Be Mindful During Your Commute

Commuting. Standing on a crowded train, feeling like a sardine packed in a tin. Sitting in traffic, surrounded by aggressive, impatient drivers and trying to keep your cool. The lack of control we feel when we are running late and there’s nothing we can do about it. We feel the stress boiling in our bodies. We know that the time spent commuting is time away from our families, friends and our own personal rejuvenation time. By the time we get home, we are exhausted and spent.

 

Most of the time, the way we deal with the congestion and nervous energy is by going on auto-pilot. We mindlessly scroll through our Facebook newsfeeds. We turn to coffee, alcohol or smoking to help take the edge off. We even play silly games that we hardly find fun on our mobile phones just to pass the time. Are any of these coping mechanisms helping us sharpen the mind, feel more confident, be more creative or experience real joy? Probably not.

 

The stress of commuting day in and day out continues to build up in our bodies. However, whether we let this stress affect us is a decision we ultimately control. Here are some mindfulness tips to help you start to view your commute as an opportunity to find some mindfulness amongst the chaos:

 

  • Listen to an inspirational or thought provoking podcast. There are endless options, but some of my favorites are: TED Radio hour, HBR IdeaCast, RadiolabPlanet Money, The Moth, Stuff You Should Know, The Recovery 2.0 Power Hour with Tommy Rosen and What I Wore When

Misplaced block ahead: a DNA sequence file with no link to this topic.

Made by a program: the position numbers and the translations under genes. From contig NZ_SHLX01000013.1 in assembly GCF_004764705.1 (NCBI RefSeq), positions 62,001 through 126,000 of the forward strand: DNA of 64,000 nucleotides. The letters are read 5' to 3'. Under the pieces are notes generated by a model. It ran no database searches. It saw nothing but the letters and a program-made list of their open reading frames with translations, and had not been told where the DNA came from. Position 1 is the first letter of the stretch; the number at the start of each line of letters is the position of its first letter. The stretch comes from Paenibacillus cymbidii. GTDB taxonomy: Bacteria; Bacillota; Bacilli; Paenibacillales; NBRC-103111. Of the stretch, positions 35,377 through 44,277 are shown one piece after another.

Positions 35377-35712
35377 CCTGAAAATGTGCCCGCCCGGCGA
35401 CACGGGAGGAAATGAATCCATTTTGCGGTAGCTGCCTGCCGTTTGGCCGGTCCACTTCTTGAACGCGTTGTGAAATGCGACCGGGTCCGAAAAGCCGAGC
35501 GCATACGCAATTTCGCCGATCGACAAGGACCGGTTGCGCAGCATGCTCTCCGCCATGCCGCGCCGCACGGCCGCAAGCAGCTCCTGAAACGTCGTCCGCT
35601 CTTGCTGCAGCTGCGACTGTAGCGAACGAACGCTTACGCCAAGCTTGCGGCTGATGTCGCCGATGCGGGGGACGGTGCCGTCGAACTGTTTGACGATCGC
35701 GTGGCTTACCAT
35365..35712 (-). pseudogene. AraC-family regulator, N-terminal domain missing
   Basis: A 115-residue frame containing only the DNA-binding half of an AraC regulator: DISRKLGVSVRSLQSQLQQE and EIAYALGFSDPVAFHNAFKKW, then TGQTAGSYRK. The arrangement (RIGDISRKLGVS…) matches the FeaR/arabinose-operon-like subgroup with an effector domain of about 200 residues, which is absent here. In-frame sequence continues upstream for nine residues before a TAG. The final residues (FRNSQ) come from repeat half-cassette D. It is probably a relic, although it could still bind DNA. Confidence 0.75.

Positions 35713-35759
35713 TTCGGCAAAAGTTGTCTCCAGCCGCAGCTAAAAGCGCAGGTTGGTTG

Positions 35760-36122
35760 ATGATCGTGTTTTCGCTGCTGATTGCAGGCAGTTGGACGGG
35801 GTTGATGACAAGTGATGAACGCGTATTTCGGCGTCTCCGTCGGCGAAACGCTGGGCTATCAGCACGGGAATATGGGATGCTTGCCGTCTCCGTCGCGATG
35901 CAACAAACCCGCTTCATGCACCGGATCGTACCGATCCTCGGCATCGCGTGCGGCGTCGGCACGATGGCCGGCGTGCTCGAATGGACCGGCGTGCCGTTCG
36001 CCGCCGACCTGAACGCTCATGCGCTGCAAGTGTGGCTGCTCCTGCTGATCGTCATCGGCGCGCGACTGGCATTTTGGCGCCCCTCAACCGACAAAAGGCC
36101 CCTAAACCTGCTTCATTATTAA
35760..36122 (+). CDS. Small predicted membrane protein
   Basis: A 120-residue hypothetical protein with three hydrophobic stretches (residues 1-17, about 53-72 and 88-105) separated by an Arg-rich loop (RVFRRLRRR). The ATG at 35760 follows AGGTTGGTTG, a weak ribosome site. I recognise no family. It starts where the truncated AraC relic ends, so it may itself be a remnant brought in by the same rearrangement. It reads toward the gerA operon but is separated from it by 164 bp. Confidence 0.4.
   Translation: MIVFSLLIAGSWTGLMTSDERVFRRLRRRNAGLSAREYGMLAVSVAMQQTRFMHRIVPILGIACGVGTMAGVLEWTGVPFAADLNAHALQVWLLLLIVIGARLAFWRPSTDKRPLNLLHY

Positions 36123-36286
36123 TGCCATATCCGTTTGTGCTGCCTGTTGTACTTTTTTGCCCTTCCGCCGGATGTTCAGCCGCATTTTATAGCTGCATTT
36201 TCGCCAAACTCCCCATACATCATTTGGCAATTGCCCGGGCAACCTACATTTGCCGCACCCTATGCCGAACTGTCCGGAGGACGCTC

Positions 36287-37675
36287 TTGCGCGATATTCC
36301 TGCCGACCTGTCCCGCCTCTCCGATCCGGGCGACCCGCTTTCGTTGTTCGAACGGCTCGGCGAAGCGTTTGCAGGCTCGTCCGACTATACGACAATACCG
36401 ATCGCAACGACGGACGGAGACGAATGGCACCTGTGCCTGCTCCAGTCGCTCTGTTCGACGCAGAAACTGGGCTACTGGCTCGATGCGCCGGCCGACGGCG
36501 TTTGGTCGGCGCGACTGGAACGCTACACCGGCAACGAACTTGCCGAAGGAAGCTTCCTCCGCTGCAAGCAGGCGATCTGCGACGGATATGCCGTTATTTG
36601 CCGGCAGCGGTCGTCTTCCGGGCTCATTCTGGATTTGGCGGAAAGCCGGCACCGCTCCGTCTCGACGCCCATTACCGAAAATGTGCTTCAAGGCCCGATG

• Mindful breathing. Challenge yourself to take a breath in for 10 seconds and exhale out for 10 seconds. Eventually, try to work your way up to inhaling for 30 seconds and exhale for 30 so that would be one breath a minute like a real yogi
  • Smile. Maybe even make eye contact with someone who doesn’t look like they are having the best day, and let your radiant smile try to uplift them
  • Close your eyes and begin thinking about all that you are grateful for. Count your blessings as you slowly inhale and exhale.
  • Turn off the news
  • Limit your mindless mobile browsing. Put your phone back in your pocket or purse for a while and resist the urge to pull it back out

 

We all know that in an ideal world, we would use our commuting time to further enrich ourselves. So why not start now? I recommend picking at least one tactic above to start, and trying to commit to it for 40 days. What’s the worst that can happen?

No Comments

Post a Comment

Top